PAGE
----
COUNTER-Attack By Celtic Over Council’s Rejection Of TV Screen

Delusion is a wonderful thing.

Maybe they’ve been sampling the Buckie in their own car park 😉

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04/07/2019 Posted by | Civilian, council, Transport | , , , | Leave a comment

Don’t miss Lil BUB’s 8th birthday

Still on the theme of “Things only happen when I’m away”, I see LiL BUB turned 8 recently, and had a party.

I don’t see much of the ‘Internet cats’ these days, as the original sites that tended to focus on them have gone downhill, and I just don’t visit, so almost missed this too.

And I’m still a bit down over the loss of Grumpy. Did you realise both were girls?

But this is about smiling, and just look at the faceplant as soon as BUB get near the cake, even before it’s ready.

Couldn’t be there, but let’s not forget the sight of them together.

04/07/2019 Posted by | Civilian, Uncategorized | , , , , | Leave a comment

Looks like St Peter’s has reached the end of the innovative thinking road

It’s remarkable how many things seem to happen whenever I have to ‘drop out’ for a few days, on this occasion, probably the most significant news about the future of St Peter’s Seminary in Cardross.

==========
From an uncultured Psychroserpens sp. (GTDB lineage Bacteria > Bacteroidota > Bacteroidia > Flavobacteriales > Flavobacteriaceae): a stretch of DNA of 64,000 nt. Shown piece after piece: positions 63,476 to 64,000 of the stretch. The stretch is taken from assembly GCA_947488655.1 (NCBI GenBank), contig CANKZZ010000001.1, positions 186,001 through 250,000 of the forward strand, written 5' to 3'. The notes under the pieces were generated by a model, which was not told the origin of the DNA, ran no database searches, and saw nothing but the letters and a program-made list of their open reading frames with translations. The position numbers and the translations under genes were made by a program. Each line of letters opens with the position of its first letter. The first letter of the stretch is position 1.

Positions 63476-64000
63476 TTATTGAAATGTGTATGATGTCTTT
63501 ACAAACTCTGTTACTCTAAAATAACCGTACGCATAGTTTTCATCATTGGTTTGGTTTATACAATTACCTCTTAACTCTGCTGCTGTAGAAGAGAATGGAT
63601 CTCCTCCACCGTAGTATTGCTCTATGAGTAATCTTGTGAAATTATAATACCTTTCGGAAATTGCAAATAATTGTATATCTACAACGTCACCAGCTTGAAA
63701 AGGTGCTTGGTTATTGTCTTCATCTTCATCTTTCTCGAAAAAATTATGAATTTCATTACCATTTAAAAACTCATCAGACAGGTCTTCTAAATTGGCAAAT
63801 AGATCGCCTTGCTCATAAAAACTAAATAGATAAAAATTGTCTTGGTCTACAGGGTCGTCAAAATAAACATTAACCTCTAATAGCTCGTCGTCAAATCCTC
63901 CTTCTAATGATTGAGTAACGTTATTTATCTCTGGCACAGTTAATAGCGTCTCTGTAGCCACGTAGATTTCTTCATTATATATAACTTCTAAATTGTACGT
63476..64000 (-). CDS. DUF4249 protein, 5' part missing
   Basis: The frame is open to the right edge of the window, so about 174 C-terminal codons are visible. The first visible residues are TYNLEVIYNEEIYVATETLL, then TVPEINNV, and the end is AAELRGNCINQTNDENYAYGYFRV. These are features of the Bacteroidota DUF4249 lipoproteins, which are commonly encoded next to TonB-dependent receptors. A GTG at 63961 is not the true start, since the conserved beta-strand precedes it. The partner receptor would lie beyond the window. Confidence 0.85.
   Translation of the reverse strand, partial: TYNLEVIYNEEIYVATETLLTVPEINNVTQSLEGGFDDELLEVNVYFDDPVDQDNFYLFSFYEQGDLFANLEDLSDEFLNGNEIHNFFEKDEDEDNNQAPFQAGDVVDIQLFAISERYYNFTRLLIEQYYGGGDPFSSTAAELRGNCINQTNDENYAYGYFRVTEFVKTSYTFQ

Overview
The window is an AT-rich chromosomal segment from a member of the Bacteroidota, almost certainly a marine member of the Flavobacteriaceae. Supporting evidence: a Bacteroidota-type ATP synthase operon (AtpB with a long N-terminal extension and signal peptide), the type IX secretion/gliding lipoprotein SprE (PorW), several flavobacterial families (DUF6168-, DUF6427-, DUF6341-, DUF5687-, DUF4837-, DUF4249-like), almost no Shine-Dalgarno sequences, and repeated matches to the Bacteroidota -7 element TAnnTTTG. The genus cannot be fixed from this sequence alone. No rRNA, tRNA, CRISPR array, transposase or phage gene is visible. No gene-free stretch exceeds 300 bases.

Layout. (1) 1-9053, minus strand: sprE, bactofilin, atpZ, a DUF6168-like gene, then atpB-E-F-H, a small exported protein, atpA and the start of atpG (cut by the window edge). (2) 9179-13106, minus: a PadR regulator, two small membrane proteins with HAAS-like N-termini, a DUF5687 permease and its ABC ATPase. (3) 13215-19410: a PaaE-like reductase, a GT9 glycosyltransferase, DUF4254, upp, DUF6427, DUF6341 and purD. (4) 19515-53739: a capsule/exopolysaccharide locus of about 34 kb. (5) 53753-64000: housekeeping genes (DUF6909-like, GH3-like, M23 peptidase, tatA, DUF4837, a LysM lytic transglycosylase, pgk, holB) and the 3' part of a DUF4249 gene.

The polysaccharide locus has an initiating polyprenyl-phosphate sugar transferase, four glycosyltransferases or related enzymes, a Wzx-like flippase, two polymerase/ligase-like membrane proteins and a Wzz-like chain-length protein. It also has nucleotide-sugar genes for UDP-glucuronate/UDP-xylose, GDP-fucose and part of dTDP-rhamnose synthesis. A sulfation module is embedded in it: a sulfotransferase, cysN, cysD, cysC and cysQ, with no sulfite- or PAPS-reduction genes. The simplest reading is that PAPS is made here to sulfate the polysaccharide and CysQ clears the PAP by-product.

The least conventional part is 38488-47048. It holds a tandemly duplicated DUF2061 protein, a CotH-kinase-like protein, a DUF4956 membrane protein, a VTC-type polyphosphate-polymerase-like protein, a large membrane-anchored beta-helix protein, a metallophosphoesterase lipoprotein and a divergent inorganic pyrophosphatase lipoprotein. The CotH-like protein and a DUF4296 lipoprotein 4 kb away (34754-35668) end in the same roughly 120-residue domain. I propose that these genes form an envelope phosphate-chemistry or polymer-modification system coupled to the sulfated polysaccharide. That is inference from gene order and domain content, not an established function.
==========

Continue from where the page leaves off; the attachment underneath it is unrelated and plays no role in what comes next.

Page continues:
Built in the 1966 (commissioned 1958), as an innovative design based on the then church’s teaching philosophy, it was rendered obsolete only a few years later as the church changed its thinking and closed during the 1970s as the numbers attending fell, and was deconsecrated in 1980. The remains were A listed in 1992.

Unfortunately, the structure’s relatively isolated location meant it suffered numerous attacks from vandals, whose cumulative attention over the years led to the almost complete and total destruction of the interior, with even the stone altar being attacked and broken.